Eutrophication-Driven Deoxygenation in the Coastal Ocean
"Human activities, especially increased nutrient loads that set in motion a cascading chain of events related to eutrophication, accelerate development of hypoxia (lower oxygen concentration) in many areas of the world’s coastal ocean. Climate changes and extreme weather events may modify hypoxia. Organismal and fisheries effects are at the heart of the coastal hypoxia issue, but more subtle regime shifts and trophic interactions are also cause for concern. The chemical milieu associated with declining dissolved oxygen concentrations affects the biogeochemical cycling of oxygen, carbon, nitrogen, phosphorus, silica, trace metals, and sulfide as observed in water column processes, shifts in sediment biogeochemistry, and increases in carbon, nitrogen, and sulfur, as well as shifts in their stable isotopes, in recently accumulated sediments."
Source: Oceanography Volume 27 (2014)
Authors: Nancy N. Rabalais et al.
Nutrients that limit growth in the ocean
"Phytoplankton form the basis of the marine food web and are responsible for approximately half of global carbon dioxide (CO2) fixation (∼ 50 Pg of carbon per year). Thus, these microscopic, photosynthetic organisms are vital in controlling the atmospheric CO2 concentration and Earth’s climate. Phytoplankton are dependent on sunlight and their CO2-fixation activity is therefore restricted to the upper, sunlit surface ocean (that is, the euphotic zone). CO2 usually does not limit phytoplankton growth due to its high concentration in seawater. [...]"
Source: Current Biology
Authors: Laura A. Bristow
As CO2 Goes Up, Ocean Health Goes Down
"June 8th is World Oceans Day, a day to raise awareness of the ocean’s importance to the planet. 93 percent of the excess heat absorbed by the climate system goes into our oceans, creating major consequences. While more extreme storms and rising sea levels are some of the impacts of warmer oceans, rising CO2 levels and the resulting warmer oceans are impacting ocean health itself. The most wellknown effects are coral bleaching and ocean acidification, but an emerging issue is the decreasing oxygen levels in the warming waters. [...]"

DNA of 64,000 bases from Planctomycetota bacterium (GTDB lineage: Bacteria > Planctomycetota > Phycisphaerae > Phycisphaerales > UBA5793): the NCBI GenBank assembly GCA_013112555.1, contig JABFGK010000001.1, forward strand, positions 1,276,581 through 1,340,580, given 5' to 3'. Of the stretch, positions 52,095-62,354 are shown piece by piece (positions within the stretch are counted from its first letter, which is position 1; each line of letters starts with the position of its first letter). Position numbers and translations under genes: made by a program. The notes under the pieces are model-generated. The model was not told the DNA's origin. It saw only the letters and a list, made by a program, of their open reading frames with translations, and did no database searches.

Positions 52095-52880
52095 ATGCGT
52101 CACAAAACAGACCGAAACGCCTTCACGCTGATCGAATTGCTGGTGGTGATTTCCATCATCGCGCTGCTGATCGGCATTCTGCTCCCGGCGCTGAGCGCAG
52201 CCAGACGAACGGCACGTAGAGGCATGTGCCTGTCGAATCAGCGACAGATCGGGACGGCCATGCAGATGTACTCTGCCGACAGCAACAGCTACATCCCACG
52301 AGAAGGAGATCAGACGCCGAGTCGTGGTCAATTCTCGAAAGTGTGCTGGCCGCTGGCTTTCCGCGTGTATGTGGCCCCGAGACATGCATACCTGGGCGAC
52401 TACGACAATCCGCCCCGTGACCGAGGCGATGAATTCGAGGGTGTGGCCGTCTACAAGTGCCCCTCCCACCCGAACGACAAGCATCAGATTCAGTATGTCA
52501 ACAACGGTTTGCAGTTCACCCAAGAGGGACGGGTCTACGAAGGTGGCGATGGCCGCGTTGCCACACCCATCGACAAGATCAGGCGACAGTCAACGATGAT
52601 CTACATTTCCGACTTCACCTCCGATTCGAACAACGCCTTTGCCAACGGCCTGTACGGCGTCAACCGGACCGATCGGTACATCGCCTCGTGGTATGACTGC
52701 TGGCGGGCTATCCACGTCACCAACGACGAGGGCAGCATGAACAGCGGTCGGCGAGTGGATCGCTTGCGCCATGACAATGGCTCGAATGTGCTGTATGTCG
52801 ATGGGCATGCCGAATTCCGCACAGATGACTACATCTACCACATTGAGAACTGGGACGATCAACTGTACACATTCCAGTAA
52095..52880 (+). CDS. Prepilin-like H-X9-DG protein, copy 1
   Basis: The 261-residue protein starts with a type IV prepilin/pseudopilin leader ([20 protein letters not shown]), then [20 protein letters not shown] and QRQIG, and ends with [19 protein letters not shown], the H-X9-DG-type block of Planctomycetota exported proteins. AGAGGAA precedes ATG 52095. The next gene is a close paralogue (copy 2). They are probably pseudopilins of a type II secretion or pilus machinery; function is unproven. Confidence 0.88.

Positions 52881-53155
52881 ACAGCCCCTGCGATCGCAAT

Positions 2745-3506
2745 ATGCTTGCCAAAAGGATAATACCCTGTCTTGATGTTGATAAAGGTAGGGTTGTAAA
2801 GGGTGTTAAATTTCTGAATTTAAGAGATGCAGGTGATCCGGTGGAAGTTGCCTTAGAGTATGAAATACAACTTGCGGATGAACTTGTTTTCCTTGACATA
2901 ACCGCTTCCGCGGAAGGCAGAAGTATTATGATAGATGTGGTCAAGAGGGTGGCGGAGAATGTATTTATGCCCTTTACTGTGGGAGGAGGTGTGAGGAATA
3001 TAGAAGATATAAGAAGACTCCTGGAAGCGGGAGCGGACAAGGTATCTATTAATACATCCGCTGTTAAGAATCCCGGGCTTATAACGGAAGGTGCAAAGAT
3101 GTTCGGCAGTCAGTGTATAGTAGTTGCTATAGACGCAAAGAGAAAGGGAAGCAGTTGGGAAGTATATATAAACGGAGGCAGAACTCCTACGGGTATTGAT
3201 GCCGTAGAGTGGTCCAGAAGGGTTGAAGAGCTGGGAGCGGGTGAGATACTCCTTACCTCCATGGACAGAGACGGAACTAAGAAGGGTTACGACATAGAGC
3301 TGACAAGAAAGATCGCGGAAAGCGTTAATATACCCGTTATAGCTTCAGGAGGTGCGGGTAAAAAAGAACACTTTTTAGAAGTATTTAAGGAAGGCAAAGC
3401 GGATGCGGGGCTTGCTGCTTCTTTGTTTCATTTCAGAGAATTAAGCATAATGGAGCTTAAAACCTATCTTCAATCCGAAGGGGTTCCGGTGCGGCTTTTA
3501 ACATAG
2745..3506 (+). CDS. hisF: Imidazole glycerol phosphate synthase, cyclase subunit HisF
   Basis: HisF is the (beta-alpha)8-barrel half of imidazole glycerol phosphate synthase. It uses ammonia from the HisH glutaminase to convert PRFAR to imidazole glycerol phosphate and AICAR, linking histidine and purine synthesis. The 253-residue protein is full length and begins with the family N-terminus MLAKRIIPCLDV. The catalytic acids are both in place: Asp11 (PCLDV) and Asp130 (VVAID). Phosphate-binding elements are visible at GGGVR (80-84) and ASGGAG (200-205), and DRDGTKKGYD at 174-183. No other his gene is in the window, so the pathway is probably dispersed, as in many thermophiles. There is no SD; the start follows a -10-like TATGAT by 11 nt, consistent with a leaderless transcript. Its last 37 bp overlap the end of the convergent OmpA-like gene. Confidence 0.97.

Source: Climate Central
Less oxygen in a warmer ocean
Geophys. Res. Lett. 10.1002/2017GL073613 (2017)."
Author: H. Jesse Smith
Seasonal monitoring of deep-sea megabenthos in Barkley Canyon cold seep by internet operated vehicle (IOV)
"Knowledge of the processes shaping deep-sea benthic communities at seasonal scales in cold-seep environments is incomplete. Cold seeps within highly dynamic regions, such as submarine canyons, where variable current regimes may occur, are particularly understudied. Novel Internet Operated Vehicles (IOVs), such as tracked crawlers, provide new techniques for investigating these ecosystems over prolonged periods. In this study a benthic crawler connected to the NEPTUNE cabled infrastructure operated by Ocean Networks Canada was used to monitor community changes across 60 m2 of a cold-seep area of the Barkley Canyon, North East Pacific, at ~890 m depth within an Oxygen Minimum Zone (OMZ). [...]"
Source: PLoS ONE
Authors: Carolina Doya et al.